Progress on the Cuddy 10/27/16

Christian Yonkers, a reporter for the J-Ad family of local newspapers, visited with Mark Englerth, Deb Mousseau (from Yankee Springs Twp), Chad Mencarelli (Project Manager), and myself as we toured the Cuddy and looked at the progress so far! I snapped a few photos; so here’s my update (and I’m excited to see Christian’s story – this project is really an amazing example of cooperation between citizens and the local government!):

bridge1 It’s hard to see, but the new, longer, light-green gas line is suspended and protected by a huge I-beam; and the first of the downstream support beams have been driven into the channel, getting ready for the new bridge.


bridge2Downstream, the Island Dr channel has been rough-dredged; and at the moment, they are working on the lower Cuddy near the marina, because the tugboat has an mechanical issue.  They’re moving the bathtub that hauls the sediment, with the excavators!  (I’m just blown away by what those massive machines can delicately do!)

bridge3(Sorry about the blurry picture)  This is the downstream end of the Sedimentation Basin – it’s defined by a weir that will keep the creek from “Head cutting” (washing out the downstream side until the bottoms are equal).  It’s deep on the right; then the normal shallow depth for the creek on the left.  The banks on both sides of this basin will be shored-up with rip-rap.  Trees were cut to create the access road; and while I hate to lose trees – the added sunlight should help reduce any e-coli lurking about, and that was always one of the long-term goals!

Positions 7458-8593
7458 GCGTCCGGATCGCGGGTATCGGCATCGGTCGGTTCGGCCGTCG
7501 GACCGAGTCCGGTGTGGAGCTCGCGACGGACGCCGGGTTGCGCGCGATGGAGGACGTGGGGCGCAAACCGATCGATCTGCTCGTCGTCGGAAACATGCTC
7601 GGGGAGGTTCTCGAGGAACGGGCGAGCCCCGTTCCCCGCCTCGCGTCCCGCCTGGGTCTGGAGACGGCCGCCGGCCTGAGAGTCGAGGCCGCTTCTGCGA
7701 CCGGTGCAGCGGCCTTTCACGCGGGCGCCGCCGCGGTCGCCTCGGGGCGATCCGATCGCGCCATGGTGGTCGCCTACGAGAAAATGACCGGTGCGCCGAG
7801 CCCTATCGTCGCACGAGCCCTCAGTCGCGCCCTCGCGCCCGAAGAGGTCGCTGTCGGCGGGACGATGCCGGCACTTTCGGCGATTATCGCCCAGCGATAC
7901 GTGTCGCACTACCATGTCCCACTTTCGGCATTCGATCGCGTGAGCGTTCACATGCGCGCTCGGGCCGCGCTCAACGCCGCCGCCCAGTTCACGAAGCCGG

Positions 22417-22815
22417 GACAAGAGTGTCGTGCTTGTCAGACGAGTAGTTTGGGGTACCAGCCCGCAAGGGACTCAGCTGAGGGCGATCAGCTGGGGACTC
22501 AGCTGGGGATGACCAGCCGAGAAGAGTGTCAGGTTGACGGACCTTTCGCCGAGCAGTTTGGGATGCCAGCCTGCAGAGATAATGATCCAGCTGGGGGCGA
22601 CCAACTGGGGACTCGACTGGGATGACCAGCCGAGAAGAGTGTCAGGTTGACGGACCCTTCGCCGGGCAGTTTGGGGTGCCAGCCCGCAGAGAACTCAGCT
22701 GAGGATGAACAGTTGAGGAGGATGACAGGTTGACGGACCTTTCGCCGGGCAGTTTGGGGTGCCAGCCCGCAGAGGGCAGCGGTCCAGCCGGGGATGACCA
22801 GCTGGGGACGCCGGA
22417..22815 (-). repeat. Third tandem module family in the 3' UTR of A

bridge4This is the rip-rap, otherwise known as big rocks.  It prevents erosion; and once grown over with vegetation, is hardly noticeable.  Now that the Sedimentation Basin is in place, it will catch any sand that washes down from upstream mediation along Timber Creek Dr, which is heavily eroded.  That area too, will get rip-rapped.  Another long-term goal met!

I forgot to take a picture of the debris barrier (a simple-but-solid vertical grate protected by more rip-rap) – it is positioned about 50 yards upstream from the Patterson Bridge, so should be easy to monitor (and clear) from the easement road created on the south side of the Cuddy.  Yet another long-term goal met!

I think it’s exciting, to see all the goals, ideas, and drawings from the last 3 years, finally turned into reality!